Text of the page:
U.S. Sanctions Venezuelan Officials For Alleged FARC Ties
September 9, 2011 By Staff
Today in Latin America
Top Story — The U.S. Treasury’s Office of Foreign Assets Control (OFAC) added four Venezuelan government officials close to President Hugo Chávez to its its drug “kingpin” list, prompting Chávez to condemn the move as an example of U.S. aggression towards Venezuela. The four officials facing sanctions from the U.S. are lawmaker Freddy Bernal, Maj. Gen. Cliver Alcalá, intelligence officer Ramón Madriz and the alternate president of the Latin American Parliament Amílcar Figueroa. The sanctions block their assets and prohibit U.S. citizens from dealing with them. In 2003, the U.S. government designated the Revolutionary Armed Forces of Colombia (FARC) as a “significant foreign narcotics trafficker.” The U.S. alleges that the four Venezuelans were involved in arms sales to the FARC as well as coordinating security for the FARC. Relations between Venezuela and Colombia and the U.S. have been tense in recent years due to suspected ties between the government of Venezuelan President Hugo Chávez and the Colombian guerrilla group. Venezuelan officials reacted critically to the U.S. sanctions, saying the U.S. was trying to intimidate Venezuela. “A country like that has no moral authority to judge generals and political officials in Venezuela,” Venezuelan Foreign Minister Nicolás Maduro, according to a statement released by Venezuela’s information ministry. “We reject it and we believe that the drug trafficking mafias are there, in a sick society like the United States.”
Headlines from the Western Hemisphere
- The U.S. State Department is extending the deployment of 1,200 National Guard troops to U.S. border states with Mexico for an additional 90 days.
- The owner of the casino in Monterrey, Mexico where 52 people died last month in an arson attack gave a statement to the Mexican Attorney General’s Office representatives in Florida.
- Gov. Susana Martínez of New Mexico said that her grandparents came to the United States illegally from Mexico.
- More than one million customers without power are without power in Mexico, southern California and Arizona
- The United States should plan to help Cuba in the event of an offshore oil spill, according to William Reilly, co-chairman of a commission that examined the Deepwater Horizon spill.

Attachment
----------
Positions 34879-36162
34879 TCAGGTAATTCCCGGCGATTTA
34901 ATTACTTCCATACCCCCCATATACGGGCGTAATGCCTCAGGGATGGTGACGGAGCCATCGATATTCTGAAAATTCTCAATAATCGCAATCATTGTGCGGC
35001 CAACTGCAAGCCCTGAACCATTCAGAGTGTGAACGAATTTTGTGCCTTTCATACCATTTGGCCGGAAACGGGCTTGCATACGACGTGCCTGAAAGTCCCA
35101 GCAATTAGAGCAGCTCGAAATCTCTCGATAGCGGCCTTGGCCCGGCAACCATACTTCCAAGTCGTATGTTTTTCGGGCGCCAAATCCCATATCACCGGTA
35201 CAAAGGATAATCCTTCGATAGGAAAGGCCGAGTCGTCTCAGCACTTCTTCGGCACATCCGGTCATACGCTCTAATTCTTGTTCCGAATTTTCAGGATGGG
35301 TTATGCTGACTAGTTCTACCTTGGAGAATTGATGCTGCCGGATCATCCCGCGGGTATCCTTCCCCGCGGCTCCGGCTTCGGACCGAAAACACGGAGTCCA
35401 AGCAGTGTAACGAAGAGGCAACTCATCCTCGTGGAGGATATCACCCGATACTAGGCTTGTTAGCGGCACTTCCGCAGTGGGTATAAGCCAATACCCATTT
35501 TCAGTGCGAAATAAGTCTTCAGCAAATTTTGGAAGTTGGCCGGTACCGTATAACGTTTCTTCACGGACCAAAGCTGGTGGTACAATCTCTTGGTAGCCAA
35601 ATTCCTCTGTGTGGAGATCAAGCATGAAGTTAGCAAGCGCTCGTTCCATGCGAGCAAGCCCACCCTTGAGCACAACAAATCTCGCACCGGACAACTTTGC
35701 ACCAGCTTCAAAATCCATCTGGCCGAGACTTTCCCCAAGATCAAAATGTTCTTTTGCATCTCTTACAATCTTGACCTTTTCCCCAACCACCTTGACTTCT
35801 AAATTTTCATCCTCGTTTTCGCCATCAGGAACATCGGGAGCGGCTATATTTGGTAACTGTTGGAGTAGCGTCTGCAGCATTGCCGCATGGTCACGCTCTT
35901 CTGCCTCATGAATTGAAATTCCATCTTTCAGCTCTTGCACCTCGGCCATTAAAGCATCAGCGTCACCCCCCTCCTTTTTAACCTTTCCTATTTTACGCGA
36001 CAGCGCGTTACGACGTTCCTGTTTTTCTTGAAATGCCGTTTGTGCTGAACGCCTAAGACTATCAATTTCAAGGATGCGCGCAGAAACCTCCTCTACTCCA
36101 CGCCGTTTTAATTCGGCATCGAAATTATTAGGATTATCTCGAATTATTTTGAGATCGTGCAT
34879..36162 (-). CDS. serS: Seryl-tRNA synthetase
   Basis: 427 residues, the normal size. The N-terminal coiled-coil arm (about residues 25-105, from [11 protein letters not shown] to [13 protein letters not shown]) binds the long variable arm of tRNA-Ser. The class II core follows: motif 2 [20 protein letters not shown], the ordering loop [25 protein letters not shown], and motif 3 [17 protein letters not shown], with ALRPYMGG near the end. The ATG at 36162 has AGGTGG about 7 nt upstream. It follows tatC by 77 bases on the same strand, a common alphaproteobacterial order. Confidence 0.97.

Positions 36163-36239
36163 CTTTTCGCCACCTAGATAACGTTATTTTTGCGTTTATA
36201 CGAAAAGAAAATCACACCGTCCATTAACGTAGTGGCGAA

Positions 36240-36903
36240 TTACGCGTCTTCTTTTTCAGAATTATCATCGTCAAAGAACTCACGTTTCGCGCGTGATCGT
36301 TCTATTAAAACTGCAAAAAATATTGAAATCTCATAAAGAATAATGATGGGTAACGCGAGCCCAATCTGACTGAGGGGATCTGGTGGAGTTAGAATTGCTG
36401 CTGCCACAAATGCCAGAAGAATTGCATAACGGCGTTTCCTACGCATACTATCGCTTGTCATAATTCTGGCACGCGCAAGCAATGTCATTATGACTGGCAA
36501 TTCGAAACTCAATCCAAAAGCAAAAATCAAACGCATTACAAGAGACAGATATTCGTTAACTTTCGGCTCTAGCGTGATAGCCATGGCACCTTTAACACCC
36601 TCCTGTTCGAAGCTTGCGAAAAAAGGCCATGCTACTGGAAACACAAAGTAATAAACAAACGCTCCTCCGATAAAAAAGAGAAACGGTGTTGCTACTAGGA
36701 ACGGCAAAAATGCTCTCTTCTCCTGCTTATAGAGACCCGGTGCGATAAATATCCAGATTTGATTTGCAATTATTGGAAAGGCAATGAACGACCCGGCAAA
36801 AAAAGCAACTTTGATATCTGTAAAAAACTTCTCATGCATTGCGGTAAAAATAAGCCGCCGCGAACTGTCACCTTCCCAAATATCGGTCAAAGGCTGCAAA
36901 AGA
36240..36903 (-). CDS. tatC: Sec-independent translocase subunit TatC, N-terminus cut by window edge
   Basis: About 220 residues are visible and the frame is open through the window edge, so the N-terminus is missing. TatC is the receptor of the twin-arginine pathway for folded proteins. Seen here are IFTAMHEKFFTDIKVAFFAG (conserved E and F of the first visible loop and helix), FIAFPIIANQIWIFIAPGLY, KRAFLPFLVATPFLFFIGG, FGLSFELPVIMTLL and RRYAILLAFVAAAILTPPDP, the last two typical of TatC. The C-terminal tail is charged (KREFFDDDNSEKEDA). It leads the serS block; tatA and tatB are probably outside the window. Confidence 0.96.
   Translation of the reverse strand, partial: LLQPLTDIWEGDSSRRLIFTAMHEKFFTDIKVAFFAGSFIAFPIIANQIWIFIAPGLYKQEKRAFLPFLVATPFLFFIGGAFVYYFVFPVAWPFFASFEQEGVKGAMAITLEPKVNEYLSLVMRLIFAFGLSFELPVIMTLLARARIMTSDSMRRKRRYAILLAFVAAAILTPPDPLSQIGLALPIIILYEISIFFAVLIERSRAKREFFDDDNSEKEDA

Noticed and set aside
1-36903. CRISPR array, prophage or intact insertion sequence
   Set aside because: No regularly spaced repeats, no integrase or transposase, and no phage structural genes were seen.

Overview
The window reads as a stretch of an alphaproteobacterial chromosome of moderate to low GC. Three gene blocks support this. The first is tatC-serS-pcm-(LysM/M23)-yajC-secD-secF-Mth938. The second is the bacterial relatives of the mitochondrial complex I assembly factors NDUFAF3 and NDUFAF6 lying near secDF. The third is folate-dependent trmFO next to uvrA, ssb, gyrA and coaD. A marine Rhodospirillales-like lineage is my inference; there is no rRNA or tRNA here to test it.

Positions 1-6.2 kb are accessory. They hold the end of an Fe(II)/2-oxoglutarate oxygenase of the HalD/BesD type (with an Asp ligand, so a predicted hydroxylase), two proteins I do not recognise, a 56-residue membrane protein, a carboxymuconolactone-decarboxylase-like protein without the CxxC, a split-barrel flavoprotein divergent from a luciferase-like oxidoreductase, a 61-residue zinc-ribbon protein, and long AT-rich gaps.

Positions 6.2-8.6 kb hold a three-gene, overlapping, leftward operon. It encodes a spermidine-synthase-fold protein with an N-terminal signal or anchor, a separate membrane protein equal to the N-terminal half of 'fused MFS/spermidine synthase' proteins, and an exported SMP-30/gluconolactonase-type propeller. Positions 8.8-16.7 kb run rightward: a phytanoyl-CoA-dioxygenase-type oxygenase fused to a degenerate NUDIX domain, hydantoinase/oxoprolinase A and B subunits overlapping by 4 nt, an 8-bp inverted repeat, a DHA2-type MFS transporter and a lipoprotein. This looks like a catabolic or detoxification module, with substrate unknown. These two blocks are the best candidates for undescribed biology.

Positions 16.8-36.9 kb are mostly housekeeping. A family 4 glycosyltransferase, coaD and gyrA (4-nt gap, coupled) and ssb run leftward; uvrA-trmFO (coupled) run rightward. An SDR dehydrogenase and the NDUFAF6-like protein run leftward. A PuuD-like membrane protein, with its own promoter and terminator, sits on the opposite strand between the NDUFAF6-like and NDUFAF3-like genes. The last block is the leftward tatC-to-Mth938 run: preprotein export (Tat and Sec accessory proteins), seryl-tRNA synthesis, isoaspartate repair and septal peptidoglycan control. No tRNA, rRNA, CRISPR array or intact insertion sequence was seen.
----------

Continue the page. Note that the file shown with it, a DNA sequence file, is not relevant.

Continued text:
- Haitian President Michel Martelly announced a new panel of business executives and bankers that he hopes can make his country a more business friendly environment and attract foreign investment.
- Mahadeo Roopchand Sadloo, a fervent supporter of former Honduran President Manuel Zelaya, was killed in a hail of bullets on Wednesday.
- The attorney representing deposed Panamanian strongman Manuel Noriega said Wednesday that he wants a French judge to authorize the former leader’s conditional release.
- Former Guatemalan Gen. Otto Pérez Molina is leading the polls in the run-up to Sunday’s presidential election.
- The Salvadoran men’s soccer team shocked the sporting world by defeating Italy in the FIFA Beach Soccer World Cup Ravenna 2011 quarterfinals.
- Peru’s Supreme Court shortened the prison sentence of Antauro Humala, brother of Peruvian President Ollanta Humala, from 25 to 19 years for the killing of four policemen in 2005.
- Ecuador may have a new National Court of Justice by January 2012, according to an announcement made Thursday by the president of Ecuador’s Transitional Judicial Council.
- The wreckage of a small plane that went missing over the Bolivian Amazon on Tuesday was found Thursday, with no survivors among the nine aboard.
- Chilean student leaders met Thursday to determine their response to Chilean President Sebastián Piñera’s offer for face-to-face talks over education reforms and funding.
- At a lunch with Uruguayan President José “Pepe” Mujica, Brazilian Defense Minister Celso Amorim announced Thursday that Brazil would begin the withdrawal of its U.N. peacekeeping forces from Haiti by reducing troop presence by 15 percent.
- The Uruguayan government is considering a plan to invest $1.3 billion in the development of wind farms over the next four years to save electricity costs.
- Argentines are debating how to restore a cast of Auguste Rodin’s famous “The Thinker” sculpture, which was vandalized with spray paint last week in Buenos Aires.